'˜My father's wartime buddy was a former Star printer'

He is a quiet hero who does not to speak much of his wartime bravery.

By The Newsroom
Tuesday, 29th November 2016, 9:05 am
Updated Tuesday, 6th December 2016, 10:39 am
Vic Jay, 69, holding a copy of his self-published title 'The Mallon Crew'
Vic Jay, 69, holding a copy of his self-published title 'The Mallon Crew'

But now a the Second World war story of a former printer at The Star is being told.

Charles Green, aged 95, printed the paper at our York Street offices after he was de-mobbed after the war. But now it is his name in print after the son of one of his Lancaster bomber crew mates told the story of their war.

Charles Green in 1944 at R.A.F. Leeming

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And Charles stunned the author of a WW2 book by getting in touch with him after hearing of his project.

Charles Green, 95, is one of a dwindling number of WW2 survivors that author Vic Jay was amazed to hear from after spending four years researching his book.

He said: “It started out as a blog, it was to document my father Bob’s time in pilot Bill Mannon’s Lancaster Bomber crew.

“As the information kept snowballing, I decided to write a book, and after nearly four years of research I received an email saying Charles Green would like to get in touch.”

Charles Green in 1944 at R.A.F. Leeming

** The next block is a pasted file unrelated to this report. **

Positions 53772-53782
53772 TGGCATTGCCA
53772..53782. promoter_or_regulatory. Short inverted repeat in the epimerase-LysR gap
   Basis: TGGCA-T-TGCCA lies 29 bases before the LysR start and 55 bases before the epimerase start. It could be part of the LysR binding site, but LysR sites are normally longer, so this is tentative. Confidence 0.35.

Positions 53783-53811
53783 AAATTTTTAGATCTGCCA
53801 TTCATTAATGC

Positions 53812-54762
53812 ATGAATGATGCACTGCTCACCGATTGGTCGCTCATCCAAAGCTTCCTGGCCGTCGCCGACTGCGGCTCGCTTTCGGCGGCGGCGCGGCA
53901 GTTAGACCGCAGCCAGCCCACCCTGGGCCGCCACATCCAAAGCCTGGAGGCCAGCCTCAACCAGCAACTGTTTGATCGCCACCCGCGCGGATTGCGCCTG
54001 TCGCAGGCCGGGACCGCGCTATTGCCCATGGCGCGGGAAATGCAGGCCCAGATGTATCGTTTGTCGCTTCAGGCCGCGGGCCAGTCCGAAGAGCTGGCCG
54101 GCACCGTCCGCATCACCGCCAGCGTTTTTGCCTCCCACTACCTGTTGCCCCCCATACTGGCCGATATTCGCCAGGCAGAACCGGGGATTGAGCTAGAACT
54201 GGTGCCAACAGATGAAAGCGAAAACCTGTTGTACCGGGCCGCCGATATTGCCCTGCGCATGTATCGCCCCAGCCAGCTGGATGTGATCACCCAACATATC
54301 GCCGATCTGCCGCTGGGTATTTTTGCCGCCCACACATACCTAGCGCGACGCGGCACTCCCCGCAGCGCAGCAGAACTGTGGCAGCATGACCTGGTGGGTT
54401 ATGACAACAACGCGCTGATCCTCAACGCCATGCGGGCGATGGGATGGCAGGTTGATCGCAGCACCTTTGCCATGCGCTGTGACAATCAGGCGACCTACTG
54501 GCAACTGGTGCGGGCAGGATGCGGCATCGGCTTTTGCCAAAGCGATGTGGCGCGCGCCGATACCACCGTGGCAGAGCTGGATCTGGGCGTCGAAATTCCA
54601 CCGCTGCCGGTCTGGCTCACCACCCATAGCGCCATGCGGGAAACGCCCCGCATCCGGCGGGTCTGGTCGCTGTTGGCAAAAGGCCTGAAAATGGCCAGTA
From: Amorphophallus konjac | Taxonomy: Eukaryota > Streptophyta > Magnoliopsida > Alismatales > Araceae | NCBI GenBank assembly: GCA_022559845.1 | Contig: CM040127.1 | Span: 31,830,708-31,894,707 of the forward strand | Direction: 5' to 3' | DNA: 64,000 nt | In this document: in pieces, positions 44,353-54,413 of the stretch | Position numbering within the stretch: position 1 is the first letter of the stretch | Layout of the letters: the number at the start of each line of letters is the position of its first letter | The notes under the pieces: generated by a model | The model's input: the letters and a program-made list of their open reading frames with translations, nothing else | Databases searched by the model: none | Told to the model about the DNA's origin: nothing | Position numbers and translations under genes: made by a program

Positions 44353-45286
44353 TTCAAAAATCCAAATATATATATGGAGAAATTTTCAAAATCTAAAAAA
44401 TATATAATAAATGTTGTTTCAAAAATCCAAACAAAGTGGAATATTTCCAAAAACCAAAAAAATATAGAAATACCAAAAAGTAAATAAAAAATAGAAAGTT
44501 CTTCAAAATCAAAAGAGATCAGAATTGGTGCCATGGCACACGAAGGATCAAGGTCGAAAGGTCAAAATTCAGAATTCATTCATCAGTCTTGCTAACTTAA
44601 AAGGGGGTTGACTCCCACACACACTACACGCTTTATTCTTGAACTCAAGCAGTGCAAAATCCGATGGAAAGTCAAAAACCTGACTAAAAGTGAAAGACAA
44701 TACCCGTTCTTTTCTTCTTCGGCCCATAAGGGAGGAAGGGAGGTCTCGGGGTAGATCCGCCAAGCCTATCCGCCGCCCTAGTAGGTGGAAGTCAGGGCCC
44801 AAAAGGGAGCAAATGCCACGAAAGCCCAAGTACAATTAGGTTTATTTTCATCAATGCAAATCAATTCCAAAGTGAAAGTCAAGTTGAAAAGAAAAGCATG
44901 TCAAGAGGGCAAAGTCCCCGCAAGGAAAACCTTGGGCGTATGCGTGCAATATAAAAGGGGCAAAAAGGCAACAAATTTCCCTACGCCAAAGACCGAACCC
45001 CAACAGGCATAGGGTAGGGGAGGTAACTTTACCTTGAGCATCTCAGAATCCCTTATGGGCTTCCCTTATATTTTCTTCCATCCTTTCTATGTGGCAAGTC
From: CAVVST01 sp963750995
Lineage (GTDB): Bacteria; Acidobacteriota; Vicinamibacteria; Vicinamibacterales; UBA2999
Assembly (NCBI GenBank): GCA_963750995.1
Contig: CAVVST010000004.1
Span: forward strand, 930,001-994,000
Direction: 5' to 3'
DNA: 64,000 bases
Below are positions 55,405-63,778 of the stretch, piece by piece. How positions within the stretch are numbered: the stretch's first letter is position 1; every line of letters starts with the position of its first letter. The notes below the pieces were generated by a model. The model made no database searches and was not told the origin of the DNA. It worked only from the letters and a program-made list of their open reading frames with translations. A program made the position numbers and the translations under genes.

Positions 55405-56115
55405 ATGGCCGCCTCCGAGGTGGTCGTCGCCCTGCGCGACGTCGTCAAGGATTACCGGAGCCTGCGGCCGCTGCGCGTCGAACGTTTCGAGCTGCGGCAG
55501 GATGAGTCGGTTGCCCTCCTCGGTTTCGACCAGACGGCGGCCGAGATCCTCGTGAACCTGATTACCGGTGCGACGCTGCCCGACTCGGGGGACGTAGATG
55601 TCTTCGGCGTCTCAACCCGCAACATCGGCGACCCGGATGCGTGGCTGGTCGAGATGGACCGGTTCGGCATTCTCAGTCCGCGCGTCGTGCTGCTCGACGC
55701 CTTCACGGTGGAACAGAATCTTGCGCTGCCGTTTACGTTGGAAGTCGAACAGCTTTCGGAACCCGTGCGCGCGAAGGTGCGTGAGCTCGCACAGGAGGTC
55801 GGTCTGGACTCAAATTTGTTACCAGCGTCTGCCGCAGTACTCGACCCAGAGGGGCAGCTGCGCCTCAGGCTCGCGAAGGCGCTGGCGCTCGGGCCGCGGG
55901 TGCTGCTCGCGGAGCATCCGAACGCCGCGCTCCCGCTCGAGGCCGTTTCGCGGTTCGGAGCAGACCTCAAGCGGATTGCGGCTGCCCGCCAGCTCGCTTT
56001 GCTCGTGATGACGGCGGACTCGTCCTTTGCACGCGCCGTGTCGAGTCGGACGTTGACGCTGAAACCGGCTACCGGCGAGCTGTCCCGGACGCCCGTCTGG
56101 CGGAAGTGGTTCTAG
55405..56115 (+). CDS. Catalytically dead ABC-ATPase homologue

Charles served as a mid upper gunner on several operations with ‘The Mallon Crew’.

Vic planned to mention him briefly in the book as ‘the 8th member’ but had no idea Charles was still alive. He is the only surviving crew member.

He said: “He was articulate, his memory was excellent and he left me reflecting on what my dad’s premature death had denied me.”

Charles, originally from Peckham, met his wife Marjorie in the RAF. She was from Dore so that is where the couple settled after the war.

He has fond memories of his time in Sheffield.

He said: “We lived in a little cottage. It was donkey’s years old. The walls would start crumbling if you tried to wallpaper them.”

The Hare and Hound and The Devonshire Arms were Charles and Marjorie’s local pubs, establishments still going strong today.

“Is it still posh, right? It was posh when we lived there. It was only a small village then. It had a village green, and we used to ‘dress the well’ once a year.

“I enjoyed my time there definitely. We went to go dancing at the Town Hall and Ecclesall Co-op. You’d get the tram to Ecclesall and then the bus back to Dore.”

Charles said they spent a lot of time walking on the moors and through Bamford.

He also regularly attended Bramall Lane as an avid supporter of Sheffield United.

Charles worked as a printer at The Sheffield Star for around 13 years before moving to Blackpool in 1960.

“We had a good crew on the machines, a lot of good lads, it was brilliant. I was a machine minder. I don’t suppose any of them are still there now though, are they?”

“It’s great to be in a chapter of the book. Me and Vic had a good natter. I don’t like to make a fuss and go on about the war a lot though.”

Vic, a 69-year-old retired teacher from Pickering, North Yorkshire, said his book The Mallon Crew is ‘a series of human stories’, rather than a book about the ‘technology of the war’.

“It was amazing to speak to Charles, this chap is so with it, he actually bought us lunch when we went to the pub. His memories were crystal clear.”

“Now I want to pursue my research by going to New Zealand which is where Bill Mannon and the majority of the crew were from.”